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Amazon’s Store Plans Likely to Benefit Retail Landlords


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Well, Sandeep Mathrani, CEO of General Growth Properties, certainly dropped a bomb on the retail world a few days ago when he said that Amazon.com is opening 300 to 400 bookstores.

The Rise of Amazon Books

The comment was made during GGP’s earnings call last week as Mathrani discussed online retailers and mall traffic. He remarked, “You've got Amazon opening bricks-and-mortar bookstores, and their goal is to open, as I understand, 300 to 400 book stores."

 

Mathrani kind of retracted his statement after a ton of press coverage that received no verification from the world’s largest online retailer about its plans to open Amazon Books. However, negotiations between tenants and major landlords are pretty specific about store counts, and it’s unlikely that he would just make something like this up.

 

After all, the massive chains of brick-and-mortar bookstores have not worked out very well so far this century. Borders, Inc., shut down in 2011 and B. Dalton ended its operations in 2013. Ironically, Amazon probably had a lot to do with the closure of those outfits, due to its success in largely pioneering the convenience of online-retail ordering, especially with books.

Already in the works

Talk about Amazon opening brick-and-mortar stores has taken place for a few years. And, it’s being tested — Seattle-based Amazon already has brick-and-mortar stores in the city of its headquarters.

 

However, this is not your typical chain bookstore. So far, the Amazon Books in Seattle is stocked with much more than just best-selling copies printed on paper. Amazon seems to be following the showroom strategy of Best Buy, displaying its various electronic-media products, such as its Kindle media reader. (The irony is that Best Buy developed this strategy to compete with Amazon.) Meanwhile, the suspected hundreds of stores that Amazon might open could also be locations where customers could pick up online-item orders they have made.

Why open the stores?

To understand why Amazon is considering such a large retail rollout, just look at similar tech companies. Apple, for example, doesn’t really need to sell its products in a store (you can get them all online), yet Apple Stores reportedly have the highest sales per square foot of any retailers in the country. Their incredible performance over the last few years has caused them to be emulated by several other tech companies.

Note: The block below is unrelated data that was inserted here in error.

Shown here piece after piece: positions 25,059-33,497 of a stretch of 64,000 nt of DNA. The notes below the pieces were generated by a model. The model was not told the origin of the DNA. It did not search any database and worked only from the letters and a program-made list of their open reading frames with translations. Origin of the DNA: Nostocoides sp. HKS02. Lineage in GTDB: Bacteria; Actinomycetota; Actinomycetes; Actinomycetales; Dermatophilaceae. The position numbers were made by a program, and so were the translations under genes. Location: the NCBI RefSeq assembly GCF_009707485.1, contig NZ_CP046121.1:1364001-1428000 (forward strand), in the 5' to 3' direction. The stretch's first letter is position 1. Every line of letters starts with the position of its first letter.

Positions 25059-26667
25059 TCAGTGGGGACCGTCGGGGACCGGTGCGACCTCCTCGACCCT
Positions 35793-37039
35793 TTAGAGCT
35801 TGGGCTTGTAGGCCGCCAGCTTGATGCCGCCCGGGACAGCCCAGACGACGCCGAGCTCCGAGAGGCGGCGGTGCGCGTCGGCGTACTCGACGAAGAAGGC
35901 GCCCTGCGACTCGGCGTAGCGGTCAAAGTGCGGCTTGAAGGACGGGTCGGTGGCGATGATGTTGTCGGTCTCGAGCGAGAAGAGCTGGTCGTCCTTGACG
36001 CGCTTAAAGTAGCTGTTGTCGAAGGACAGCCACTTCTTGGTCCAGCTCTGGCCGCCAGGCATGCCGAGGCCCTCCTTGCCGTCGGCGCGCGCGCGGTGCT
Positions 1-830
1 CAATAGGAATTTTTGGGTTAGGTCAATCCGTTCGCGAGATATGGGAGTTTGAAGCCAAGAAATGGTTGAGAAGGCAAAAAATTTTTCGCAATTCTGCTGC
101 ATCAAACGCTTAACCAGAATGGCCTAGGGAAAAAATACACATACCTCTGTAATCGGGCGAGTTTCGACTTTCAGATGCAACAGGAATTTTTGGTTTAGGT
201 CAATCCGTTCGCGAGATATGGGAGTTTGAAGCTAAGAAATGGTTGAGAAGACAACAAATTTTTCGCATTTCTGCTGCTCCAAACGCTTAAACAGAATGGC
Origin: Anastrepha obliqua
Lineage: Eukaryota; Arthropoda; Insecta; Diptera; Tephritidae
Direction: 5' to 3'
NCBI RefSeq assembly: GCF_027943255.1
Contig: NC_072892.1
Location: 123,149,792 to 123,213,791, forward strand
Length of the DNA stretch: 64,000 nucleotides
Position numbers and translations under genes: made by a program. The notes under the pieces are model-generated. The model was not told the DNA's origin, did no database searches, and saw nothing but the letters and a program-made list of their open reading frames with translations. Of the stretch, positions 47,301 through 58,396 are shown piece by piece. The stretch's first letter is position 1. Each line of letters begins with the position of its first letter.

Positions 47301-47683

There is no reason to think that Amazon can’t pull off the same thing.

 

With Amazon’s recent same-day delivery service, the plan for physical stores makes a lot of sense. If a consumer happens to want an item that might take too long for their wants/needs through a delivery service, depending on the locale, it might be logical to have a location where those customers can pick up their products easily without dealing with the fluctuation in the costs of shipping.  

 

Despite all of the talk that Amazon kills malls and destroys brick-and-mortar stores, the company has always been a friend to commercial real estate. Ask industrial real estate landlords how they feel about the e-commerce firm. Amazon is possibly the most major industrial tenant out there. They are heavy office leasers as well.

 

With the retail real estate store closings that have happened so far in 2016, it is welcome news for retail landlords that a new concept will take up some square footage.

 

If the supposed Grim Reaper of retail real estate is spending tons of money to lease stores, it is good news, and Amazon has been pretty successful, to say the least, at making itself a visible brand.

 

Could online retail save the brick-and-mortar-retail sector?

ABOUT
Ian Ritter
Ian Ritter is the former Content Director for Connect Media, a Web site that covers commercial real estate nationally, with a focus on California. He is also the Online Content Manager engineering firm GRS Group and writes blogs about national industry trends. Formerly, Ian was the Retail Editor at GlobeSt.com, among other titles over nearly a decade, and was also an editor at the International Council of Shopping Centers publication "Shopping Centers Today." He holds a Master's degree in Journalism from Columbia University.

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